After last week’s adrenaline rush of an episode, anything short of Elton John–o-rama was bound to feel quiet by comparison. Add to that a general lack of plot movement, and this week’s “Home” felt a little tame. But after much consideration, we’ve decided that “subdued” is an adjective Glee might do well to use once in awhile. Instead of constant insanity and quickfire Sue-to-Schue hair jokes (which, let’s be honest, could be retired right about now — Jane Lynch is capable of lots more), we got a good deal of touching and, for the most part, believable character development. Lea Michele’s vocal cords got a break, and Kristin Chenoweth made a show-stopping return as wackadoo April Rhodes, all to the tune of a balanced playlist, the likes of which could keep Glee from skidding off the rails in the long run.
Bruce Springsteen, “Fire”
First, let’s get one thing straight: The Cheerios do not “need” the auditorium as practice space; they have the gym, where they did a gigantic routine involving stilts. We’ll play along with Sue’s little plot to oust the glee club; maybe she thinks Schue is dense enough to forget said gymnasium, and maybe she’s right, since Will admits defeat and readily sets about finding “a new home” (hark, the episode title!) for New Directions. Enter April, now running the local roller rink (and mistress to an octogenarian strip-mall owner). After greeting Will with an amplified “I just had a sex dream about you! Wait, I smell something. I smell a duet comin’ on!,” the roller-rink rock band kicks in for a song that’s perfectly paired to Chenoweth and Matthew Morrison’s dynamic. It really does seem like these two have known each other forever, and, much like their duet on “Alone” earlier this season, “Fire” is an irresistible eighties classic with the easy, fun feel of classic karaoke.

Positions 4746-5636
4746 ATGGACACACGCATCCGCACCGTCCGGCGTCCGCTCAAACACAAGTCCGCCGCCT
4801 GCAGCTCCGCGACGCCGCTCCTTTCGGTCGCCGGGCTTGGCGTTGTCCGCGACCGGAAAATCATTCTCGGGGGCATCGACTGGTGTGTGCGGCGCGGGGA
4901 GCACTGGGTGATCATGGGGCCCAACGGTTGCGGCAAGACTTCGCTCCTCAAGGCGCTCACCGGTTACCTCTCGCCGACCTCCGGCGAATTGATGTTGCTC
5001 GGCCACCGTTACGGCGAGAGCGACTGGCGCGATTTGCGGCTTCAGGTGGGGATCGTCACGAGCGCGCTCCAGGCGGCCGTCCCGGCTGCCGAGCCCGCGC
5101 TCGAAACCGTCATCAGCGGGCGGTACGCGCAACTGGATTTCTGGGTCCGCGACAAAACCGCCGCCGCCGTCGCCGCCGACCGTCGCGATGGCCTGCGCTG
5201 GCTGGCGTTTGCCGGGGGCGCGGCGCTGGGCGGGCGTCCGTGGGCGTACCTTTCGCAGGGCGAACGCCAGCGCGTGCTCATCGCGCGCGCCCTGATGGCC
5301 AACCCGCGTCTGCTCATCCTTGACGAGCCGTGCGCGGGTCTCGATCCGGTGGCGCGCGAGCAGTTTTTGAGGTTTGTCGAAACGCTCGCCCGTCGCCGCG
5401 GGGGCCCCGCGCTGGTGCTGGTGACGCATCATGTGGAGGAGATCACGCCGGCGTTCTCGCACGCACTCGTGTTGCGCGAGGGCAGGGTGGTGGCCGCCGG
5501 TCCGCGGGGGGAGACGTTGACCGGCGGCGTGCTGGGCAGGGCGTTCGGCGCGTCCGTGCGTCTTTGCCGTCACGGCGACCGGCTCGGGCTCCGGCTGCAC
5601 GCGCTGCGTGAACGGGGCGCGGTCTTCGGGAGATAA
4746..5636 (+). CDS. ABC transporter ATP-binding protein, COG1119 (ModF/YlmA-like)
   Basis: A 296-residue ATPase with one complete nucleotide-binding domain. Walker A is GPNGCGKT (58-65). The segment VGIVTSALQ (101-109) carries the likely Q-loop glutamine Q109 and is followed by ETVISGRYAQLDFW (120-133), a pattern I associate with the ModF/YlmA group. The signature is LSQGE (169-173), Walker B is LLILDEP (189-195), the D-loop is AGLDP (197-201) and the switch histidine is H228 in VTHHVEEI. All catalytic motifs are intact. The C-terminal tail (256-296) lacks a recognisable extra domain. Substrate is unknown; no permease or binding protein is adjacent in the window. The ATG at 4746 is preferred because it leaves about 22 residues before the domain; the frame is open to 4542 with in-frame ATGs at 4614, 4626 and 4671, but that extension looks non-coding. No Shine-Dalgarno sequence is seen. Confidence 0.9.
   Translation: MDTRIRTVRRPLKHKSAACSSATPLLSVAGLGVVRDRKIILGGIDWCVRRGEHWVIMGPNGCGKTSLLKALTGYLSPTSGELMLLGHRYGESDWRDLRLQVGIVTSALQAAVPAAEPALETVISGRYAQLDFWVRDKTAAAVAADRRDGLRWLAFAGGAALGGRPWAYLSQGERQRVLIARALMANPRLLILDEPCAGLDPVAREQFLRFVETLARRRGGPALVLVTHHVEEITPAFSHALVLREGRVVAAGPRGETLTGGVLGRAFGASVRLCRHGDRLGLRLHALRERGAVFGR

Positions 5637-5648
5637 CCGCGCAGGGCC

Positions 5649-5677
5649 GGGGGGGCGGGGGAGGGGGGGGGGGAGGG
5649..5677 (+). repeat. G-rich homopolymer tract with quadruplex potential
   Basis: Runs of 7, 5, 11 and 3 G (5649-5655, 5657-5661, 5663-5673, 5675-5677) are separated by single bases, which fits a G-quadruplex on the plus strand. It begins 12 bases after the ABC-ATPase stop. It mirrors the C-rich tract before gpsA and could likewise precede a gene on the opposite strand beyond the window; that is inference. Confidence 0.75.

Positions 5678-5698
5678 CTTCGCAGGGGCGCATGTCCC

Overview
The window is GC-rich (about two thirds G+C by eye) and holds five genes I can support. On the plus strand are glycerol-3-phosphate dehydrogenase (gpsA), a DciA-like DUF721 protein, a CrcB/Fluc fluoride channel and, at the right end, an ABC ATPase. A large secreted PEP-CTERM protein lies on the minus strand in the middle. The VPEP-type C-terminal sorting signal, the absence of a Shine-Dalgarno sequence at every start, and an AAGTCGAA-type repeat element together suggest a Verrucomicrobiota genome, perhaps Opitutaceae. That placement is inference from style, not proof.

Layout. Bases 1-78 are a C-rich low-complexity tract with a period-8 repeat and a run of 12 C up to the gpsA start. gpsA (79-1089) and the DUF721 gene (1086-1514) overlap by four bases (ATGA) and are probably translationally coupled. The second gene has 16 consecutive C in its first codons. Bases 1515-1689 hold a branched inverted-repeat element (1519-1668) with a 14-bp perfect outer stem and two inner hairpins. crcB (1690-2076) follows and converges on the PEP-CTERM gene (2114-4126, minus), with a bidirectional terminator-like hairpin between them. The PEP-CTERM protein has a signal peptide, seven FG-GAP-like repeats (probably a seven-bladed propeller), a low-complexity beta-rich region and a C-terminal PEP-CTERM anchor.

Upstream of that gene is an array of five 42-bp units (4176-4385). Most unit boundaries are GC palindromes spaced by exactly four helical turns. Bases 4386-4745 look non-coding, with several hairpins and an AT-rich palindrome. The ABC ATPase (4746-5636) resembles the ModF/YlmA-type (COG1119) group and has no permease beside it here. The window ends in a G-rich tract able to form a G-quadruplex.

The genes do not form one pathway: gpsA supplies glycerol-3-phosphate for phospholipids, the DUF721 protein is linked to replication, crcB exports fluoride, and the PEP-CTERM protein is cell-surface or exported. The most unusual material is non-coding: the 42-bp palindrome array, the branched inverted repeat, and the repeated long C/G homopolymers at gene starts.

Burt Bacharach and Hal David, “A House Is Not a Home”
Kurt hasn’t given up on turning Finn. With charming lines like “you both have dead spouses,” he’s set up their parents, and it’s not long before he’s asking Finn for advice on wallpaper, imagining move-in day, and — head ever in the clouds and ignoring Finn’s obvious mortification — singing to him (in front of the whole glee club). “New Directions is clearly a club with a dearth of … direction,” says Kurt, adding that “we all need to explore the idea of a sense of place,” and thus winning the award for Most Literal Lines Ever on Glee. Cue a performance that simultaneously makes us squirm (poor, delusional boy), tear up (all he wants is love!), and laugh out loud (Puck’s genius whisper of “Are you gay?” to Finn). For Finn’s part, his interlude is mercifully brief — this tune just isn’t in his register, though we do enjoy the sight of him singing to yet another inanimate object (first the sonogram, now the jar of ashes).
Burt Bacharach and Hal David, “One Less Bell to Answer”